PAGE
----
Let’s hope for all our sakes that the people calling the shots in Beijing, the President and members of the State Council, do not follow in the footsteps of their predecessors in 1989.
Christianity came to India before it came to most of Europe. It was probably (and plausibly) brought by Thomas the Apostle in 52 AD, the name being derived from the Aramaic Toma, meaning twin. St. Ephrem the Syrian writes in the 4th century that the Apostle was put to death in India and that his remains were brought to Edessa (fairly close to Antioch – Antakya – in modern-day Turkey) by a devout merchant by the name of Khabin. British historian Vincent A. Smith (1848 – 1920) says, “It must be admitted that a personal visit of the Apostle Thomas to South India was easily feasible in the traditional belief that he came by way of Socotra, where an ancient Christian settlement undoubtedly existed. I am now satisfied that the Christian church of South India is extremely ancient.”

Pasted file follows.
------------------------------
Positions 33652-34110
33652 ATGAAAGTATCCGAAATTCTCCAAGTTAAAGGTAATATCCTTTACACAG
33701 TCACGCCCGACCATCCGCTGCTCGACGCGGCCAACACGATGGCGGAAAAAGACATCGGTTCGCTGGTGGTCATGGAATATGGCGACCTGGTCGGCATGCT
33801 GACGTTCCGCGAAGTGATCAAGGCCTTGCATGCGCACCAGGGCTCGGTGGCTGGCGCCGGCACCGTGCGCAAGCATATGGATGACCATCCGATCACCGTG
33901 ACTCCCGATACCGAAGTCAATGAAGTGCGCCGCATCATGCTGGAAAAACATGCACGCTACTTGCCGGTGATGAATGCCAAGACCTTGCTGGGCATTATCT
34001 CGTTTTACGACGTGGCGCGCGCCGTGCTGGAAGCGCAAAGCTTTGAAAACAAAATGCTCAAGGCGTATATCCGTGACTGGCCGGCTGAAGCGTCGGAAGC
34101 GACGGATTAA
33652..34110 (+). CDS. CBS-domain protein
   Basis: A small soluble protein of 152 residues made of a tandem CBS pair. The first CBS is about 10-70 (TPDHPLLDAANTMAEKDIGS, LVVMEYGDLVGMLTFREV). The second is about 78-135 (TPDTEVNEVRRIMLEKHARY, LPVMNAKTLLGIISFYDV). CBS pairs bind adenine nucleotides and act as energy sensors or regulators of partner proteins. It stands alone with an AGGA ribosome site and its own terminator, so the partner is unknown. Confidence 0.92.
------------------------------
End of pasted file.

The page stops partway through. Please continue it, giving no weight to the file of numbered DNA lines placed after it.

According to tradition, Thomas landed on the Malabar coast, where his skill as a carpenter won him the favour of the local king. He was allowed to preach the Gospel and convert believers to Christianity. Thereafter, he moved across southern India for the next 20 years before he was finally killed near the coastal city of Madras, present-day Chennai, in AD 72 apparently because a local king grew jealous of his increasing popularity. Marco Polo, writing in the 13th century, states that the apostle was accidentally killed by a bird hunter who was shooting at peacocks in Mylapore. More recent interpretation of inscriptions found on the Pehlvi cross, near present-day St. Thomas Mount, by the Portuguese in 1547, suggest that the legend of Thomas’ martyrdom was based on mis-translations of the middle Persian script. Whatever the truth of the Apostle’s death, at this point in time, the legend of his martyrdom has been firmly established to a degree that makes it a fact, and there is a basilica built on the site of the tomb at San Thome, one of only three in the world directly associated with the 12 Apostles. (The other two are St. Peter’s in Rome, and Santiago de Compostela in Spain, dedicated to James). Since India is a land of syncretism, the tomb and St. Thomas Mount have been a pilgrimage site for Christians, Hindus and Muslims since at least the 16th century. The Indian church has adapted in India and adopted some of this syncretism by introducing certain Hindu rites (such as the tying of the thali at weddings). Knowing this, one is not surprised to find that the image of Christ on the cross at the cathedral of San Thome is flanked by two peacocks and that his feet rest on a lotus.